THERE was a time when each city had a multitude of cinema houses, giving a wide choice of films. Cinemas dwindled, so did choice, but then along came the multiplex and multiple film options.
Cinemas have since spread their wings beyond film, some embracing live comedy and music, exhibitions and spoken-word events, and more and more joining the live screening programme that began with satellite broadcasts of the Metropolitan Opera from New York and the NT Live programme of National Theatre shows from London.
These screenings have expanded rapidly to prestigious gallery and museum exhibition openings, film premiere red-carpet events and rock documentary and concert film launches.
You can argue over the merits of theatre and opera as a cinema experience, where the camera leads your eye, unlike at a live performance, but the close-up is a welcome addition to the viewing experience and the chance to see a production that would otherwise require long hours of travel is a pragmatic innovation too.
An even wider range of satellite screenings will surely follow, and certainly more cinemas will embrace it. Here in York, City Screen was one of the first film houses in Britain to recognise the new audiences that could be attracted, and this year Vue York at Clifton Moor has launched its Live Screenings and Alternate Content Calendar programme.
"We've been been doing these screenings for a couple months and we're very excited about it," says Wes Hall, Vue York's brand ambassador and marketing manager.
"We've got a lot of positive buzz from our audiences from our initial showings, and this month we've had National Theatre Live: Skylight on July 17, Andre Rieu's 2014 Maastricht Concert on July 19, Monty Python Live (Mostly) on July 20 and the Dexys' concert film, Nowhere Is Home, the following evening."
The Dexys film, featuring Brummie soul man Kevin Rowland and his reformed band shorn of their old Midnight Runners moniker, was shown exclusively at Vue Cinemas around the country on Monday night. Early bookers received a special Dexys vinyl single of live versions of two songs from 2012's comeback album, One Day I'm Going To Soar, whose accompanying tour had seen the often contrary, too often absent Rowland resume his place at Britain's top table of concert showmen.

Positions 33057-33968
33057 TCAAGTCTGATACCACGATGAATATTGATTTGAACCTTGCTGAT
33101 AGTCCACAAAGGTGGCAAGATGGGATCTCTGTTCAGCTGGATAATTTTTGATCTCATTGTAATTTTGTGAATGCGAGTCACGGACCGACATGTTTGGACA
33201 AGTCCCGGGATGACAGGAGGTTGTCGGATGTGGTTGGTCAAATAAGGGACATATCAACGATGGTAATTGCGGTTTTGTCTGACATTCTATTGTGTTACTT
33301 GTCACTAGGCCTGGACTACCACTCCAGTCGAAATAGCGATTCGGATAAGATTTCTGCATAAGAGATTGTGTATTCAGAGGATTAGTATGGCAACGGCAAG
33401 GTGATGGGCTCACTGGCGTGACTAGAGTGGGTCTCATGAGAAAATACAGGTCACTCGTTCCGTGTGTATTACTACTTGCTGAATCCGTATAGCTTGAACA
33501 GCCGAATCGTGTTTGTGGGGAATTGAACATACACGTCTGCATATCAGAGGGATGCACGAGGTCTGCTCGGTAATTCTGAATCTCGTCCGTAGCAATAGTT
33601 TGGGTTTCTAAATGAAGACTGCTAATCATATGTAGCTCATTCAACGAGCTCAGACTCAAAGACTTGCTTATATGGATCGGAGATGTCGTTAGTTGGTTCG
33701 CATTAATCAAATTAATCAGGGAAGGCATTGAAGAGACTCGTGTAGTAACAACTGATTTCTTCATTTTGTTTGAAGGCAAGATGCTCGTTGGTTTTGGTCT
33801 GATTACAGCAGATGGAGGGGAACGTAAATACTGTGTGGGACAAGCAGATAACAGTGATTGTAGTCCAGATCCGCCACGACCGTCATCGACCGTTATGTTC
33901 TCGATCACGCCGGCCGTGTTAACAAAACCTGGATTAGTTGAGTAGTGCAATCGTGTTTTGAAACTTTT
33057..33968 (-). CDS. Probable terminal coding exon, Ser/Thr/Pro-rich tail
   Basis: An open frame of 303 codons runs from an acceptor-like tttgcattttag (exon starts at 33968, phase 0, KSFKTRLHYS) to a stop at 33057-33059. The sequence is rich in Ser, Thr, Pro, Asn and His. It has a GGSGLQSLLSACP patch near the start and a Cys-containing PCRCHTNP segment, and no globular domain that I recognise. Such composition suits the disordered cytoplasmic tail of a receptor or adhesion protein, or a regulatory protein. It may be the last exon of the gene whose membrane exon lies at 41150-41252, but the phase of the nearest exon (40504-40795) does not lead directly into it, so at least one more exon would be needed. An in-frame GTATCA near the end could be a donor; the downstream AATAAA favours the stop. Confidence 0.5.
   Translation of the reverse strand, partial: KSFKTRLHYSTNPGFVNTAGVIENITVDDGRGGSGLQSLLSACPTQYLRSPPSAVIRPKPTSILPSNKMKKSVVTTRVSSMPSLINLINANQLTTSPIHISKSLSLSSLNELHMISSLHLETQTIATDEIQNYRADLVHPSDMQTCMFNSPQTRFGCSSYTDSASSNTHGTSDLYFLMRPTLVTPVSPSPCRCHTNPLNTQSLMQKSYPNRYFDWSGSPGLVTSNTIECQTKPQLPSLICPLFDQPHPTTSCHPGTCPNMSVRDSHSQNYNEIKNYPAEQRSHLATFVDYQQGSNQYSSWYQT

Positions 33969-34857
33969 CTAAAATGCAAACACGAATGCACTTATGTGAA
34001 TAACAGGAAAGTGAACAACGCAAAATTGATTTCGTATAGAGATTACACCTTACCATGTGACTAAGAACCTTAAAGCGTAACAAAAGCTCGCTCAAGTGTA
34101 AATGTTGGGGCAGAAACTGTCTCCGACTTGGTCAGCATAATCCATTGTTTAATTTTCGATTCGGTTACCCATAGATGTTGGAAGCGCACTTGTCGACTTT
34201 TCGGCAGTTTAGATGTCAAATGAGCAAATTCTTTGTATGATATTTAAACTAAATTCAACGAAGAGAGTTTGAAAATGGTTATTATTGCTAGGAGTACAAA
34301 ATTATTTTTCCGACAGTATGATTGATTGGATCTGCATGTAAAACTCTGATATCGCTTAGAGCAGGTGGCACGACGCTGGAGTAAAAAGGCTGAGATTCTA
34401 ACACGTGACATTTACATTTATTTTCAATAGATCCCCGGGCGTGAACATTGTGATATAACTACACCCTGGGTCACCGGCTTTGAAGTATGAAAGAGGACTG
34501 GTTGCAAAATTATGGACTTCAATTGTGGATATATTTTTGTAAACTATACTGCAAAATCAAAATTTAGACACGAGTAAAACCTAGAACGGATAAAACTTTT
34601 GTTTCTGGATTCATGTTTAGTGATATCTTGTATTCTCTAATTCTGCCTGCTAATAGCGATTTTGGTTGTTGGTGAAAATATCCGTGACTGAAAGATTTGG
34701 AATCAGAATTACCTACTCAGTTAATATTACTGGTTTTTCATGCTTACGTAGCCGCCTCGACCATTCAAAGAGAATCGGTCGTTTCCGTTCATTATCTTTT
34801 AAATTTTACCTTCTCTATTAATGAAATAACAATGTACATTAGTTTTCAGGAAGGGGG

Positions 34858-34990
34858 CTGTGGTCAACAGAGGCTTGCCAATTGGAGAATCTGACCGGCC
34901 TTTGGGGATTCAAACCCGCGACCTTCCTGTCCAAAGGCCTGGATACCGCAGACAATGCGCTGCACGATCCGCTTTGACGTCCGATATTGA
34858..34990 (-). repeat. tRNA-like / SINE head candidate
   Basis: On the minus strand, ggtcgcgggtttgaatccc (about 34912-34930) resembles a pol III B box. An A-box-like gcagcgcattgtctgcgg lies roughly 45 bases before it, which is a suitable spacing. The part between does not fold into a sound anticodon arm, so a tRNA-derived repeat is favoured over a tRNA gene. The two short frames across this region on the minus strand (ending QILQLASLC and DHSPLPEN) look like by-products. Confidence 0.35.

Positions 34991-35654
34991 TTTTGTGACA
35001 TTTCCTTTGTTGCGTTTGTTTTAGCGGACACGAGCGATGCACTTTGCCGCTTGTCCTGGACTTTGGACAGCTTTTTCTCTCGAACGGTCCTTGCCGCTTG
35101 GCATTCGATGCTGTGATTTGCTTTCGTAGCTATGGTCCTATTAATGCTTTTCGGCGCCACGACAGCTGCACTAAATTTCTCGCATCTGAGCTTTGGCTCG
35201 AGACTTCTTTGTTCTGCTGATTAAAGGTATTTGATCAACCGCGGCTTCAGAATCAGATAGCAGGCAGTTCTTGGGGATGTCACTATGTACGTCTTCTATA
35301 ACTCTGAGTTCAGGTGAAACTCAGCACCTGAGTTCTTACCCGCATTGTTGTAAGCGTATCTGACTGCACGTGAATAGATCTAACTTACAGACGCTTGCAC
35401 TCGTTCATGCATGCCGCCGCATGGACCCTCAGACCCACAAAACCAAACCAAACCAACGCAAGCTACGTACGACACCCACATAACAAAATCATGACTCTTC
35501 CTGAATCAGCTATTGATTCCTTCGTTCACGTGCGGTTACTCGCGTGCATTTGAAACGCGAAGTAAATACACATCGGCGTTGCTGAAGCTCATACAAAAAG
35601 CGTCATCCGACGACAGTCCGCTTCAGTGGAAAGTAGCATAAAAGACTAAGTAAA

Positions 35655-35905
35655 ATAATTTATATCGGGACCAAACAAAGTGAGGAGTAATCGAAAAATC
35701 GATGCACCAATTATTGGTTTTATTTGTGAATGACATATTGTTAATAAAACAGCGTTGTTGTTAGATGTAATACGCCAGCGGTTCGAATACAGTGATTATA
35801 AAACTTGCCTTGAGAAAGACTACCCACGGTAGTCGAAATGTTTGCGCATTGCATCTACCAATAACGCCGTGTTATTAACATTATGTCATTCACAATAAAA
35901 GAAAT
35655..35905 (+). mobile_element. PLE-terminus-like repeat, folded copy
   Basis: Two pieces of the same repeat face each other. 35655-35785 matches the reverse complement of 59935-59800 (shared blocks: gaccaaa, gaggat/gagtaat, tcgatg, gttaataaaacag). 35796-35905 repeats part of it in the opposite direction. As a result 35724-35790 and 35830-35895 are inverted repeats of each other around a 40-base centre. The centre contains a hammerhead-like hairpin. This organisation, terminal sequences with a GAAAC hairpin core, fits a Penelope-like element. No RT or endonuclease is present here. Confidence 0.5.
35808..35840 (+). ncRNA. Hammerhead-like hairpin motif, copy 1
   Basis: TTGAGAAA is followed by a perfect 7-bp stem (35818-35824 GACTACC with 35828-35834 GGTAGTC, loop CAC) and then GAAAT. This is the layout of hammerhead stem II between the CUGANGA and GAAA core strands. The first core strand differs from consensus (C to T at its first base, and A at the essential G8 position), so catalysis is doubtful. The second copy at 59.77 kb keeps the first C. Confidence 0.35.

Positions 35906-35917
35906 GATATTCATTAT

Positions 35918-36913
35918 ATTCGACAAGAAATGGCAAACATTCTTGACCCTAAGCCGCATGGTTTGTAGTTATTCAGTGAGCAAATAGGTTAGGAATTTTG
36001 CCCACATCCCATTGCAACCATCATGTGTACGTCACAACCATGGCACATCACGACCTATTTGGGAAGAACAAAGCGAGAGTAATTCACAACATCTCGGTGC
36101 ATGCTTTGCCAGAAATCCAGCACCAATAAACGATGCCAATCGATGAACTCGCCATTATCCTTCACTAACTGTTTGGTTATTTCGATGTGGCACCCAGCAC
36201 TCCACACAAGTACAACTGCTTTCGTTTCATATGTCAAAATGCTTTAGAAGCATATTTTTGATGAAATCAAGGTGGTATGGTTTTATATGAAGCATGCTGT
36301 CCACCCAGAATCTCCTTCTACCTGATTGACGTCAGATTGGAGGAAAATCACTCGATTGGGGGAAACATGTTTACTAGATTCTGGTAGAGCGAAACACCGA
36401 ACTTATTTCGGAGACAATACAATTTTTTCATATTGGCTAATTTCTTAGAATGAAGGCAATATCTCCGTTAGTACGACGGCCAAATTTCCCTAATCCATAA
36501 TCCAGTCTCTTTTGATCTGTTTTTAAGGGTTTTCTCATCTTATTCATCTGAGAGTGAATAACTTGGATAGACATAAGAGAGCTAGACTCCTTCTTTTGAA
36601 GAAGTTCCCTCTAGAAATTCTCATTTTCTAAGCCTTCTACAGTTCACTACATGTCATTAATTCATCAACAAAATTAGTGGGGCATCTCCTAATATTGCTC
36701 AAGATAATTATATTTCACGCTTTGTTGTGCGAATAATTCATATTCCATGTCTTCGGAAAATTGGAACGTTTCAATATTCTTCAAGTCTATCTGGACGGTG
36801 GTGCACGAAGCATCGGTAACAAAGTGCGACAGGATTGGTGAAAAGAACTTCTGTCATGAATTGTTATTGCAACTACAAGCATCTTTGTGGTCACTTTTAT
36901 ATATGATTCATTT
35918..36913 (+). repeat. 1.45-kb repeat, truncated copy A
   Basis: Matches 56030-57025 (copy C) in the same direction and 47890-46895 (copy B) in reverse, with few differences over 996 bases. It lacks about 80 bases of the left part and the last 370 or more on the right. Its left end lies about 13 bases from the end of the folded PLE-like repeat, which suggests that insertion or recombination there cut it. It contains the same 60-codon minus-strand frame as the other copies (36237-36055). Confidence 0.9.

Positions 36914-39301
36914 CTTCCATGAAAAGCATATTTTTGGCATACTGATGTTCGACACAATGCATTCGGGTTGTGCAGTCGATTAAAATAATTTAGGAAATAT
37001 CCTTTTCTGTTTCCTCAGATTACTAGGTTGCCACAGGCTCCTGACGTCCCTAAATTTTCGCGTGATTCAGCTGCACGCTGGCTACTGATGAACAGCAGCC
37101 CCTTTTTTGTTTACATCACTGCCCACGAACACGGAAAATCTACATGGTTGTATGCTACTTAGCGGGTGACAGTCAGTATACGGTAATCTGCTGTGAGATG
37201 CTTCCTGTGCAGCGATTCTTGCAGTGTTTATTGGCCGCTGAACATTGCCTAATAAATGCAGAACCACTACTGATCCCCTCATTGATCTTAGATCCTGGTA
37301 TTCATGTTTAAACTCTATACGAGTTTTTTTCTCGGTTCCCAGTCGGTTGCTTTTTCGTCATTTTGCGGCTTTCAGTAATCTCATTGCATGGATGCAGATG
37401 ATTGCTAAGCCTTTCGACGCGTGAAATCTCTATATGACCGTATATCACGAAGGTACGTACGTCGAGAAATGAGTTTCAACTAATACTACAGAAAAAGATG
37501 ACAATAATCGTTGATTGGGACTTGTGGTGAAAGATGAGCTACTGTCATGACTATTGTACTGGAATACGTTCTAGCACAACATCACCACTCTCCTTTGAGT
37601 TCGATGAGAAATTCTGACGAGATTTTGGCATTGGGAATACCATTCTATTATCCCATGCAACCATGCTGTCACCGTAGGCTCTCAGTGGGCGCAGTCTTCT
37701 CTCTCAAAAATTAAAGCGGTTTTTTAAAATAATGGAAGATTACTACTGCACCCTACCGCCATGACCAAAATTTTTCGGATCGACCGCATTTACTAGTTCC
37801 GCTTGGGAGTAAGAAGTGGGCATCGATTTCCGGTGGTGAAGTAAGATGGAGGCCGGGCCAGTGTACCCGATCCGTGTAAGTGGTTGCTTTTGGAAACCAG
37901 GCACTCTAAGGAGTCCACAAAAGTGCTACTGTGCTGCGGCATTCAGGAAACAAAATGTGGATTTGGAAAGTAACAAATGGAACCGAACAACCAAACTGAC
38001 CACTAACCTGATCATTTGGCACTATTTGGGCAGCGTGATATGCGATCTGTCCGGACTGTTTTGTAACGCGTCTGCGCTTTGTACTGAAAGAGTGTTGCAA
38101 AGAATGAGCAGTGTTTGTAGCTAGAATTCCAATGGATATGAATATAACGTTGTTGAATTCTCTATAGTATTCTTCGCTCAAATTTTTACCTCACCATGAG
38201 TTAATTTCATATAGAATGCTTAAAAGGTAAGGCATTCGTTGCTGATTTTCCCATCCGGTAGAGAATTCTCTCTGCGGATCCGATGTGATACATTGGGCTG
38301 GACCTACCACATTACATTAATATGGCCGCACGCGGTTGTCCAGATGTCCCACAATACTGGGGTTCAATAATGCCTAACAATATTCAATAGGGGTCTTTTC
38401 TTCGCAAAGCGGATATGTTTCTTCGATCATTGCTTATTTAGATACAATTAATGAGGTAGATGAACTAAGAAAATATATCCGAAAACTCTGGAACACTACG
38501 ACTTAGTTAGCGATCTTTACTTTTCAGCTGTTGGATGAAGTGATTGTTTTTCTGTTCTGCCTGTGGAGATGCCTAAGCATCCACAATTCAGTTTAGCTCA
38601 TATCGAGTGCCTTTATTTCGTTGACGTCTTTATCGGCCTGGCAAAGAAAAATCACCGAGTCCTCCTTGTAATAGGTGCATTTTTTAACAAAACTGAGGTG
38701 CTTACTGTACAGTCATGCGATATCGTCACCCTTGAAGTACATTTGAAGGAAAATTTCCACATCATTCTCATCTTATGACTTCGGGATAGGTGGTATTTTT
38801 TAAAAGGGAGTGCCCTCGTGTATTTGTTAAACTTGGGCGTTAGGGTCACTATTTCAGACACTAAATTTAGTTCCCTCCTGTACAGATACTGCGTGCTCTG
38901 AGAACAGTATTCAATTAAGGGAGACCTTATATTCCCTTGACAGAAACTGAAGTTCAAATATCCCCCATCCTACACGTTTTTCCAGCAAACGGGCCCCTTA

"It's the greatest comeback since in Elvis in '68," said one Dexys' enthusiast. at Monday's premiere, referring to album, live show and now concert film alike. Dexys' soul power can do that to you.
Yours truly had been transfixed by the resurrection of the pugnacious Rowland, Big Jim Paterson, Pete Williams and co on the Sage stage in Gateshead, and that was a theatrical experience as much as a musical one.
The documentary film reveals that last year's week-long run at the Duke of York's in London was even more so, especially Rowland's love spat in song with his vamping muse Madeleine Hyland. You see the details you miss when watching from the floor: Rowland's darkly painted finger nails and the knot halfway down his shoe lace; an unintentional metaphor for his character.
It all whets the appetite for what lies ahead, such as NT Live's A Streetcar Named Desire on September 16 and Billy Elliot The Musical on September 28.